Like the Paperwhite, the screen is flush with the bezels, however, whilst the Paperwhite has a slightly wider bezel at the bottom, the Oasis has a wider side bezel. This side bezel houses physical page-turn buttons – the Oasis is the only Kindle to have them.
Consequently, the physical dimensions of the Kindle Oasis are shorter but wider than the Paperwhite. This gives it a more square, rather than rectangular, footprint.
Another peculiarity in the design of the Oasis is that it is thicker on the side with the buttons and thinner on t’other. This is not a gradual taper – basically, about one-third is quite thick (8mm) and the other two-thirds are quite thin (3.4mm).
Other than the Kindle Scribe (below), the Oasis is the only Kindle with a g-sensor, which means that when you physically rotate the e-reader (e.g. turn it upside-down), the screen auto-orientates itself.
The Oasis can be bought as either 8Gb or 32Gb varieties (there is no 16Gb option) and you can get around $10 discounted if you opt for lock-screen ads (which I don’t recommend). With the 32Gb version, there is also the option to have mobile connectivity. This simply means that you can download books from your library using the cellular phone network and don’t have to be connected via wifi.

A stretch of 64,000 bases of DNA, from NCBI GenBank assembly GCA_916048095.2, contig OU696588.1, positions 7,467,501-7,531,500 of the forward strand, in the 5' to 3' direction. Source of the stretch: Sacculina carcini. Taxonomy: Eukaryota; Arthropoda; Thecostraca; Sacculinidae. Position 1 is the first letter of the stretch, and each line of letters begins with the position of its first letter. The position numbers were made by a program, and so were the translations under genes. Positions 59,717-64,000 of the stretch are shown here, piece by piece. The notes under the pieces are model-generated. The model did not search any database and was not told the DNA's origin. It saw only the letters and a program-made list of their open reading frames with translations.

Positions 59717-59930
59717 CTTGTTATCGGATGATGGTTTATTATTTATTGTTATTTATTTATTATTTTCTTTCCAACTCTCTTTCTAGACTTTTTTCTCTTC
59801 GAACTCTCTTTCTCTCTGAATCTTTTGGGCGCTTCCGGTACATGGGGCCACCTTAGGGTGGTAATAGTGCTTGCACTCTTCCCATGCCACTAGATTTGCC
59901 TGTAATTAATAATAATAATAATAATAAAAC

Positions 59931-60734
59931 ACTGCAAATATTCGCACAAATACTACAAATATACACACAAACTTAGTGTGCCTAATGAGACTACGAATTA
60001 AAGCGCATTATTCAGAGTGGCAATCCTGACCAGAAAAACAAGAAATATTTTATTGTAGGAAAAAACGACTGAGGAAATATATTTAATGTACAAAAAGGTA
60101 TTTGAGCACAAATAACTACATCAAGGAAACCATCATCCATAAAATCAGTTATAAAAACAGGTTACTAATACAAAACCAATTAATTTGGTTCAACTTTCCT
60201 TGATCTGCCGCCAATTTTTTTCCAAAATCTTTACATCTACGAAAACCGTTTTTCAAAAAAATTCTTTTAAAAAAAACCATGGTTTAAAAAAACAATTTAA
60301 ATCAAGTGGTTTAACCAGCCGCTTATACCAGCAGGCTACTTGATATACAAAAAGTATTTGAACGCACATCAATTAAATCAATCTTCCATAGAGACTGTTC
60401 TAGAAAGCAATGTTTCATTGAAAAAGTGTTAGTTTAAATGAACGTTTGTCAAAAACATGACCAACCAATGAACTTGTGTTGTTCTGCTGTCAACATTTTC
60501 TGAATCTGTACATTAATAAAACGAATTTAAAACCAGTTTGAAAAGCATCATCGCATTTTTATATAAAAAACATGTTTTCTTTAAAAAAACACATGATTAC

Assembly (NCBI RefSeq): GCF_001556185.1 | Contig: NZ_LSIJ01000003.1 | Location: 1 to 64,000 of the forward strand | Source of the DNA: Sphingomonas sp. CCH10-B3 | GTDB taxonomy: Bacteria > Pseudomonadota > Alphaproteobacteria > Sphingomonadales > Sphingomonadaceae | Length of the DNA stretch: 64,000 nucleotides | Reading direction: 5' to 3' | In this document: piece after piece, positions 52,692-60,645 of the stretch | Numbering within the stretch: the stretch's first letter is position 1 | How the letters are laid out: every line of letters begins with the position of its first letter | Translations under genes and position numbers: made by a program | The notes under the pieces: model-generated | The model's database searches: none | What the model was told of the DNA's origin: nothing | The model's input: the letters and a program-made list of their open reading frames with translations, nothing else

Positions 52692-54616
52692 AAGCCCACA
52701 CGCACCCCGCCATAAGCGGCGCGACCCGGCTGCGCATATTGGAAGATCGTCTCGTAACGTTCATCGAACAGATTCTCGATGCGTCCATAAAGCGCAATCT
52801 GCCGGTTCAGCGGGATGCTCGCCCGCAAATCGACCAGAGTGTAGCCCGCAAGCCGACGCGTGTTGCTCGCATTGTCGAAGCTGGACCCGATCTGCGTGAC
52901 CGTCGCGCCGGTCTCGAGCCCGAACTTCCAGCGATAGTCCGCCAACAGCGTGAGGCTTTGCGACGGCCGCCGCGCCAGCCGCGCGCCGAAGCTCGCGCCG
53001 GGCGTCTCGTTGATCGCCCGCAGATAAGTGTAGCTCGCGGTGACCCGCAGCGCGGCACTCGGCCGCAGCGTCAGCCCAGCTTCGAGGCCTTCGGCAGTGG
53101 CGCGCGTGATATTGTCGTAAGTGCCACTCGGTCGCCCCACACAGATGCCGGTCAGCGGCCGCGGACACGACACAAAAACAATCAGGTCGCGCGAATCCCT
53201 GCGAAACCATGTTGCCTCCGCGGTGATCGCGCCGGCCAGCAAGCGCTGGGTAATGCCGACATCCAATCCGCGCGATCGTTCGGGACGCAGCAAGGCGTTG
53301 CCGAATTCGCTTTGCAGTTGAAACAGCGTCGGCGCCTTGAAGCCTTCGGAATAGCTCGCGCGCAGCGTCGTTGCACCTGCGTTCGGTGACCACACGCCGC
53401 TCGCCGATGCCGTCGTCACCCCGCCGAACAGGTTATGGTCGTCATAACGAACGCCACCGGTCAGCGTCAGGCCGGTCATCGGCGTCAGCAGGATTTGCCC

The Oasis is waterproof (to IPX8 standards) and has a warmlight and auto-brightness.
My Verdict: The Worst Kindle You Can Buy
I’m not sure where to start here, so I’ll just come out and say it: the Kindle Oasis is horrible.
On paper, it sure looks like it has a great spec, and for those that have a preference for physical page-turn buttons, this really is the only choice from the current Kindle range. But, in a practical sense, I found it very uncomfortable to use, and most of this stems from the choices that were made about its design.
First off, is the irregular thickness of the Oasis. This results in it not lying flat and, if you have it on a desk, it wobbles every time you tap the screen. Now, I’m sure that this annoyance could be resolved if I bought a case/cover for it but Amazon makes it clear that a cover is an optional extra – I shouldn’t have to buy a cover to comfortably use the device.
Amazon markets the Oasis as having an “ergonomic design“. What I think they mean by this is that you can rest the thicker side in your hand and most of the weight will be distributed here. Unfortunately, this doesn’t really work because the Paperwhite feels more comfortable to hold despite being around 20g heavier.
The Oasis has a metallic chassis, whereas the previously discussed Kindles all have a plastic shell. Whilst this does give the Oasis a more premium feel to it, the shiny metallic rear panel is also quite slippy and on several occasions it has slipped out of my hand. It is also cold to the touch, which makes it feel uninviting.
As mentioned above, the footprint of the Oasis is ‘squarer’ than that of the Kindle 2022 or Paperwhites, so it can’t be slipped into your pocket to carry around. This makes it less portable than the “less advanced” Kindles on this list.
The location of the power button also resulted in almost constant irritation for me. With the thicker bezel on the left, the power button is located on the left side of the bottom edge, close to where I hold it, and I frequently knocked the Oasis into sleep mode by inadvertently pressing it.
In terms of screen quality, I can’t fault the Oasis at all, however, it is no better than that of the Paperwhite, in my opinion.